By Annie Reuter
Last Monday (Aug. 18), Taylor Swift released a brand-new song that pretty much foreshadowed her critics’ reaction. But she didn’t write “Shake It Off,” her first straight-up pop single, for the critics. She wrote it for the fans, and those fans now happen to be at pop radio.
It’s a big deal. Not since Garth Brooks created his soul-patched alter-ego Chris Gaines back in 1999 has a major country artist stepped away from the genre as deliberately as Swift has done with “Shake It Off.” So, what does it mean now that Swift will be releasing her first “documented, official pop album”?
When Jeff Kapugi, VP of Programming for CBS Country, and Program Director for WUSN in Chicago (a Radio.com station), first heard “Shake It Off” he thought it was a smash — just not for country radio. While some country stations have been playing the song, he said the country airplay will die down.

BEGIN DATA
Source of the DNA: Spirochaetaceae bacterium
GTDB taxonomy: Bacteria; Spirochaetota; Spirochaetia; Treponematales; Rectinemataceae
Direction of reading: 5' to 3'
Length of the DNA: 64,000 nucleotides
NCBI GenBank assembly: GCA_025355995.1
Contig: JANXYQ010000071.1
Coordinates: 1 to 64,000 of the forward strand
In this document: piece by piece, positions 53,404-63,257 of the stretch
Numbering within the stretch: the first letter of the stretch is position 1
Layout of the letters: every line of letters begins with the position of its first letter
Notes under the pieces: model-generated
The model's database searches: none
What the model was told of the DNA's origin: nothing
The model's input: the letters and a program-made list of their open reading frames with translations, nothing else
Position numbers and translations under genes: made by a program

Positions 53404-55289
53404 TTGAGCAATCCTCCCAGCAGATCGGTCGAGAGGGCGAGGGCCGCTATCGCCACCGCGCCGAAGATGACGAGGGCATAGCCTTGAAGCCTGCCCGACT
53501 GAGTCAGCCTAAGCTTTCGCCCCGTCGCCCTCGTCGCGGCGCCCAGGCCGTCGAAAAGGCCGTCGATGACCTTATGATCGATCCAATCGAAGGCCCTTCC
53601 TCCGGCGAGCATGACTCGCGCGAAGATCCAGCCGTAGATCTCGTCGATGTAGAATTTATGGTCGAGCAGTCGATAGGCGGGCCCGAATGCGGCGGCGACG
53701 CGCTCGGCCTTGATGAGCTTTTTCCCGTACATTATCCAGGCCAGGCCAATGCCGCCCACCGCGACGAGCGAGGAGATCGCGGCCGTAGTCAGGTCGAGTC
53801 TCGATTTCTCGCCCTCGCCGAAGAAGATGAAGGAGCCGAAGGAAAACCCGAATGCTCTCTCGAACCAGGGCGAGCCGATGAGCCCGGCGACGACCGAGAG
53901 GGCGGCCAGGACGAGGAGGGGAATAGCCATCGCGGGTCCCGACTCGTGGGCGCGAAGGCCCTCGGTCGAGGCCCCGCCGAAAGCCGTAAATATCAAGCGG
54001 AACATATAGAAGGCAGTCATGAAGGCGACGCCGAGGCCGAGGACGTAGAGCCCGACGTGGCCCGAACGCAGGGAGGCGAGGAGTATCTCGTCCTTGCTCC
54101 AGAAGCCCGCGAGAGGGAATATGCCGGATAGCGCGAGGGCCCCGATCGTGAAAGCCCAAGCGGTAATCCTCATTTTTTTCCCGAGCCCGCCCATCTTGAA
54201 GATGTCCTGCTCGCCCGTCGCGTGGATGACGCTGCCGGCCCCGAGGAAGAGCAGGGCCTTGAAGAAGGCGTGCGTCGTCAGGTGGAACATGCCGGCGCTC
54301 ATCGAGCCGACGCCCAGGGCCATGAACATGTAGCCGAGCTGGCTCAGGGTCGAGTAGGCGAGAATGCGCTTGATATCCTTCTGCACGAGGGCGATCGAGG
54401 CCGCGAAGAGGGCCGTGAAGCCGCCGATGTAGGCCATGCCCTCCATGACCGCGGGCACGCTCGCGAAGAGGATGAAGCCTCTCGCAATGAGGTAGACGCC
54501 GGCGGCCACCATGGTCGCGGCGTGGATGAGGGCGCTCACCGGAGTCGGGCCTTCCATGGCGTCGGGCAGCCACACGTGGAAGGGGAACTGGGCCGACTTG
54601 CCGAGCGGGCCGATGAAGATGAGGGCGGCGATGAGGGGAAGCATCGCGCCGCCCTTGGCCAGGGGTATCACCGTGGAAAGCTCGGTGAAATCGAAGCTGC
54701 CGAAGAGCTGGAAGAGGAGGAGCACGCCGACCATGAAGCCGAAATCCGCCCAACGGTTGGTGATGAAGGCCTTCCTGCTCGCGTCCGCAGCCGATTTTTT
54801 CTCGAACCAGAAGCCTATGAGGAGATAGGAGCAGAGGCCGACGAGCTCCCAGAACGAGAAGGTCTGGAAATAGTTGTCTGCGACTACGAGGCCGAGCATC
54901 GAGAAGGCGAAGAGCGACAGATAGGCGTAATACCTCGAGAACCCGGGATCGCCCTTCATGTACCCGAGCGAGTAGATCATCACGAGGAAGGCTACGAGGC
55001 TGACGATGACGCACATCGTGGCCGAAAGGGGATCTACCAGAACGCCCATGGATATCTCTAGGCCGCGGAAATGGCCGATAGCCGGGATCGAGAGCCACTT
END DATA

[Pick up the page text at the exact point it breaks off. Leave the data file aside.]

“The majority of [country] stations that played it [did so] just once, and that was during the live stream,” Kapugi said, referring to Monday’s online event where Swift announced the single and her upcoming album 1989. “There were ones that played it during that, and after that was over when the song was officially released, but it doesn’t appear that there are a bunch of country stations that have it in active rotation right now.”
For pop radio, however, the rotation is much more frequent.
“This song has pretty much gone into a power rotation on almost every radio station,” said Michael Martin, SVP of Programing and Music Initiatives at CBS Radio. “It’ll range anywhere from 10 spins a day to 17 spins a day.”
Some on the country side admit they felt left out when they weren’t invited to Swift’s recent private listening events in New York, and it is evident why: 1989 is a full-fledged pop album, allowing Swift to sit alongside Katy Perry, Lady Gaga and Ariana Grande on the pop charts. Though Martin hates to make comparisons, Swift’s new song did remind him of another pop star.